October 23, 2016

2837 FRANCE (New Aquitaine) - The Limousins and the Blondes d'Aquitaine

Situated largely in the Massif Central, Limousin, the least populated region of mainland France, is an essentially rural region. Famed for some of the best beef farming in the world, herds of Limousin cattle, a distinctive chestnut red, are a common sight in the region. Initially used mainly as draft animals, interest in Limousins as a source of high quality meat grew about two hundred years ago. The first Limousin herd book was then established in France in 1886 to ensure the breed's purity and improvement by only recording and breeding animals that satisfied a strictly enforced breed standard.

A multi-breed study reported that Limousins converted feed into saleable meat more efficiently and significantly faster than popular British breeds, and marginally faster than other popular continental European cattle breeds. They were first exported from France in significant numbers in the 1960s and are now present in about 70 countries. The size of the herd has increased sharply in recent years, with a 50% increase in numbers in France in 15 years. Today it is the second largest French beef breed, behind Charolais and ahead of Blonde d'Aquitaine.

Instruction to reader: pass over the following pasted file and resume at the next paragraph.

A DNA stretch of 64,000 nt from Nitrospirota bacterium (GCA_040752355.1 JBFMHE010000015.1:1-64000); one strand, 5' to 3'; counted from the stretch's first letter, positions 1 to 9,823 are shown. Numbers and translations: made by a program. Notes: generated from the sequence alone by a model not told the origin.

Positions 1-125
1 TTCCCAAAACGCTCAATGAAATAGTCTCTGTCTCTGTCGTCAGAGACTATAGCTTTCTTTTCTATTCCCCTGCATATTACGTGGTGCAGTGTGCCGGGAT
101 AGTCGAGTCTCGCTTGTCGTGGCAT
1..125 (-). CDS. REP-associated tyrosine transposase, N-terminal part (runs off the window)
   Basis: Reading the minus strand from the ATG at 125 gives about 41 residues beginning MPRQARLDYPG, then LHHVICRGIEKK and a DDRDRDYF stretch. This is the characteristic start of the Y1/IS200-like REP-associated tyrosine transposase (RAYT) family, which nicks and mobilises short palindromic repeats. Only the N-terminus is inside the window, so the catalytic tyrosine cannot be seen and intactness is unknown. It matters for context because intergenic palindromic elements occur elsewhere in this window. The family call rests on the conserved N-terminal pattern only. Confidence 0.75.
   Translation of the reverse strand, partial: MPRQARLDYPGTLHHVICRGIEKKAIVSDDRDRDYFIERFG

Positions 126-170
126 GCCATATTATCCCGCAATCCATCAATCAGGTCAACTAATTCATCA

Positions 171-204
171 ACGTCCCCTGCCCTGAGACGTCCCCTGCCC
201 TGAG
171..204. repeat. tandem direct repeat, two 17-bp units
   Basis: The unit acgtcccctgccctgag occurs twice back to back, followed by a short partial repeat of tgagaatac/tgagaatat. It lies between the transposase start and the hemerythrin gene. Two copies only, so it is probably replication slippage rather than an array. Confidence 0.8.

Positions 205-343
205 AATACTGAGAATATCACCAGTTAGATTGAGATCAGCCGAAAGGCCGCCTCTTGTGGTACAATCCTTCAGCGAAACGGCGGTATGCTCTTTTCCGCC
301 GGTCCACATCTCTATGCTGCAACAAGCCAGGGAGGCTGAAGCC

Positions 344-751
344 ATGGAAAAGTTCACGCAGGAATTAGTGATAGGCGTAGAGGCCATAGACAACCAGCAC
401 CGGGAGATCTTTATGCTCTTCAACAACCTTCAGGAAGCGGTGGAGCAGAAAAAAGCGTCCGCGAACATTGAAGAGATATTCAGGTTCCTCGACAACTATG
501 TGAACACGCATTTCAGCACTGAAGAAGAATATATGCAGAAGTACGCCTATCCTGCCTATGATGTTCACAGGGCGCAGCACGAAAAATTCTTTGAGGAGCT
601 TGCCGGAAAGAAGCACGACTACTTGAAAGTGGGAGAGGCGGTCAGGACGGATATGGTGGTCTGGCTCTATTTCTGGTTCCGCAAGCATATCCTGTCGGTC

Blonde d'Aquitaine is a breed from the Aquitaine district embracing the area of the Garonne valley and the Pyrenees. It is a combination of three local strains, the Garonnais, the Quercy, and the Blonde des Pyrenees. Blondes were predominantly draught animals until the end of the WWII. This resulted in their muscle development, hardiness and docility. In the latter half of the 20th Century the breed was proliferated to other parts of Europe and overseas. They were always hardy, lean animals with light but strong bone structure. Blondes show some variation of color ranging from almost white to tan.

About the stamps

The first stamp, designed by Andrew Spitz, was issued on May 27, 1968 to mark the 650th anniversary of the enclave of Valréas (Vaucluse).

The second stamp, designed by Pierre Gandon, was issued on May 29, 1967 to mark 10 years since the death of Esnault-Pelterie. Robert Albert Charles Esnault-Pelterie (1881-1957) was a pioneering French aircraft designer and spaceflight theorist. During his lifetime he filed about 120 patents in a variety of fields ranging from metallurgy to automobile suspension. He was the inventor of the "joystick" aircraft control, radial engines, and of a new type of fuel pump. He also developed the idea of rocket maneuver by means of vectored thrust.

The third stamp, named Promoting the industry - 1806, is part of the series France History, about which I wrote here.

The last stamp, designed by Claude Durrens, was issued on April 24, 1967 to mark the International Exhibition of Montreal.

Limousin cattle - Wikipedia
Blonde d'Aquitaine - Wikipedia

Sender: Eustache
Sent from ??? (??? / France), on 09.09.2016

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